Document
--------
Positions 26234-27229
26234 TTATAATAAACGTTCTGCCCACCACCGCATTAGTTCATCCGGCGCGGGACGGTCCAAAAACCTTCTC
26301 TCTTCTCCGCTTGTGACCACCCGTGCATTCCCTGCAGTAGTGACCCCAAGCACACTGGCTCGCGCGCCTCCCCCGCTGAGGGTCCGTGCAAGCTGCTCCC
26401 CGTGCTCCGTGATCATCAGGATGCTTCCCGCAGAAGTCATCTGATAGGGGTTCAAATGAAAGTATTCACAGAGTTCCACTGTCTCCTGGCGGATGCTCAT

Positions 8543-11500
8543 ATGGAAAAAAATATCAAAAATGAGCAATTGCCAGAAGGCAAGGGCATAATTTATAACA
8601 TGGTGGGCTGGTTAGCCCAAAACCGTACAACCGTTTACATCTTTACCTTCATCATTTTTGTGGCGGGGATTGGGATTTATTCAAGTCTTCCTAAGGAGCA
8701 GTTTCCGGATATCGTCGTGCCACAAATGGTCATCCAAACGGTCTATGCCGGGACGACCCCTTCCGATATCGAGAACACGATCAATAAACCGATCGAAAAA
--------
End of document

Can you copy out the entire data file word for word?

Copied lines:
Positions 26234-27229
26234 TTATAATAAACGTTCTGCCCACCACCGCATTAGTTCATCCGGCGCGGGACGGTCCAAAAACCTTCTC
26301 TCTTCTCCGCTTGTGACCACCCGTGCATTCCCTGCAGTAGTGACCCCAAGCACACTGGCTCGCGCGCCTCCCCCGCTGAGGGTCCGTGCAAGCTGCTCCC
26401 CGTGCTCCGTGATCATCAGGATGCTTCCCGCAGAAGTCATCTGATAGGGGTTCAAATGAAAGTATTCACAGAGTTCCACTGTCTCCTGGCGGATGCTCAT

Positions 8543-11500
8543 ATGGAAAAAAATATCAAAAATGAGCAATTGCCAGAAGGCAAGGGCATAATTTATAACA
8601 TGGTGGGCTGGTTAGCCCAAAACCGTACAACCGTTTACATCTTTACCTTCATCATTTTTGTGGCGGGGATTGGGATTTATTCAAGTCTTCCTAAGGAGCA
8701 GTTTCCGGATATCGTCGTGCCACAAATGGTCATCCAAACGGTCTATGCCGGGACGACCCCTTCCGATATCGAGAACACGATCAATAAACCGATCGAAAAA